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I´ve long thought that what I´d like to ultimately do– my big move– is start a non-profit. I was born into a family of hardworking, self-employed folk and so I have an entrepreneurial spirit. I quickly learned, while self-employed in the real estate industry at the age of twenty, that I lack the ¨money grubbing spirit¨ that one needs to succeed. Or, I should say, to succeed in the traditional, American-dream sense.

A few days ago, I went hiking with Karl and Kim, other volunteers, and we got talking about the movie Network. The discussion concluded with me yelling that famous line from the side of a mountain, ¨I´m as mad as hell, and I´m not going to take it anymore!¨ I´ve met so many people here who I can imagine shouting that phrase from the windows of the suburban homes just before leaving their old lives behind.

The people I´ve talked to all describe a transformative moment when they realized with full clarity that they wanted more out of life than nice cars and big TVs. I met a former firefighter who spent the last three years out of his twelve year career working in Iraq for the United States military. He´d come to Ecuador to climb volcanoes. ¨There´s something about them,¨ he said, leaning close and speaking softly. ¨When I´m near volcanoes, I just feel different. Like nothing else on this Earth has ever made me feel.¨ When he returns to the U.S., he´s going to study for his master´s in Geology. Specializing, of course, in volcanology.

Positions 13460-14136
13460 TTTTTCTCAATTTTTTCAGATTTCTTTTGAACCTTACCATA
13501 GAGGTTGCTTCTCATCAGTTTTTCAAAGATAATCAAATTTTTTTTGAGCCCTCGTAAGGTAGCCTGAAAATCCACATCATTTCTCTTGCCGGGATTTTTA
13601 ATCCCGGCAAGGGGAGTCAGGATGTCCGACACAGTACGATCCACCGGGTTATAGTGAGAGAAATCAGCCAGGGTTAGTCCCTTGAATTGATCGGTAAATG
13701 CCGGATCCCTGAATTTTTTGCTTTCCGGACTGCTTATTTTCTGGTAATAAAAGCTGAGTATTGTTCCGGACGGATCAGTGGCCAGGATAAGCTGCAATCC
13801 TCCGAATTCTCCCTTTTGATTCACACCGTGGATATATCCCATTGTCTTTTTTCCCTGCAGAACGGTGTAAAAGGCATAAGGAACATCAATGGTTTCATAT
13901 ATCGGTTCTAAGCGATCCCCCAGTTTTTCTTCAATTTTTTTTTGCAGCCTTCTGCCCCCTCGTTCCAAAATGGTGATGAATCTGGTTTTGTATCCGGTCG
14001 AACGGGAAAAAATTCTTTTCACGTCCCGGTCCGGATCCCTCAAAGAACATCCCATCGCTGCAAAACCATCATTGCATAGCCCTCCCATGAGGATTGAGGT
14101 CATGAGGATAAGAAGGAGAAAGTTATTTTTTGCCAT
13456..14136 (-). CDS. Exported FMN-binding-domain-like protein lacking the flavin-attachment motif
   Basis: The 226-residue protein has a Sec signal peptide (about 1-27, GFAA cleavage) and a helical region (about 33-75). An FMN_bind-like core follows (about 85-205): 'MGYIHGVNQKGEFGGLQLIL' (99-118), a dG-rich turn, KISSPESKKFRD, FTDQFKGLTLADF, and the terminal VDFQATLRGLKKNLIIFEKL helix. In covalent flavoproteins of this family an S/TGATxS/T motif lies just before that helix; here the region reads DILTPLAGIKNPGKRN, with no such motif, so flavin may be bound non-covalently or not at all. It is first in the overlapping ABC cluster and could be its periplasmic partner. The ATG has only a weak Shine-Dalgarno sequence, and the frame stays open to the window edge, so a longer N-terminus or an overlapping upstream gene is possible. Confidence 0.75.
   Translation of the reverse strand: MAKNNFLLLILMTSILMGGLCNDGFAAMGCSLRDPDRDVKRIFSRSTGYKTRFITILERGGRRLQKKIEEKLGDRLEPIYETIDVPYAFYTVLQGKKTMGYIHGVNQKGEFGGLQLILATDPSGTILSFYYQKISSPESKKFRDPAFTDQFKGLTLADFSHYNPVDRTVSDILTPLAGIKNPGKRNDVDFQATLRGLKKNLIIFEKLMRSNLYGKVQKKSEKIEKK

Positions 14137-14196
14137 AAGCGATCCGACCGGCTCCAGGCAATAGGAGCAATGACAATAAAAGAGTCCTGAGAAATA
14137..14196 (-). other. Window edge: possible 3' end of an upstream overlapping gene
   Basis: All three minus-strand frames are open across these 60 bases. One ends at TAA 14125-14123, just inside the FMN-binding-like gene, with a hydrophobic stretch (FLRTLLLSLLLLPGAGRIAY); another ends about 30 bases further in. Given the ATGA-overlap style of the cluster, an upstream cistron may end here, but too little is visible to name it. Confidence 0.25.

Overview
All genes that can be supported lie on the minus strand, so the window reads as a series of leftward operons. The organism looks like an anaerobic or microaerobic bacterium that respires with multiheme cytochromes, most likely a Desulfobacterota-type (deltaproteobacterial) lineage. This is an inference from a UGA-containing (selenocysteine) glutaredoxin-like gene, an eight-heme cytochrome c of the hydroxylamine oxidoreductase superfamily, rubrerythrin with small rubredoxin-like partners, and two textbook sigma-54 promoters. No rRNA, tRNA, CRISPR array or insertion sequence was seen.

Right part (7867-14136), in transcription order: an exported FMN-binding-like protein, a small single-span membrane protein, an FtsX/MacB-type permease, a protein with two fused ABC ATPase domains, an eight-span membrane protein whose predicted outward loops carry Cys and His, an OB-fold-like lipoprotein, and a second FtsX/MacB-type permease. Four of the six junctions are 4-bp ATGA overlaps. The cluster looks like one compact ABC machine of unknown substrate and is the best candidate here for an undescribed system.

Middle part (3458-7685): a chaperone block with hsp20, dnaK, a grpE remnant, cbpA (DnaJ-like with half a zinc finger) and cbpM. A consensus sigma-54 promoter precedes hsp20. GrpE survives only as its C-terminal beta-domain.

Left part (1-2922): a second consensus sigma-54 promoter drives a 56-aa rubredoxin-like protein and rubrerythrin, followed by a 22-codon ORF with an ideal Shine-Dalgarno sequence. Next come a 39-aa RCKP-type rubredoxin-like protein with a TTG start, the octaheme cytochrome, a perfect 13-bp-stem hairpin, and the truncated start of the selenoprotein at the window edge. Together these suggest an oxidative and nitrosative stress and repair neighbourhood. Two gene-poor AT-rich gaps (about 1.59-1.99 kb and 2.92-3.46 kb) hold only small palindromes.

Many of my fellow volunteers, after many years spent on careers, suddenly decided they´d had enough. They gave away or sold whatever they had left. One simply handed the keys to his Mercedes to a friend, trading the car for a bicycle on which he spanned the entire United States. Bobby and Jody, the couple who helped found FAM, have been heading south from Mexico for twenty years, volunteering along the way. ¨We´re the world´s slowest travelers,¨ Jody says.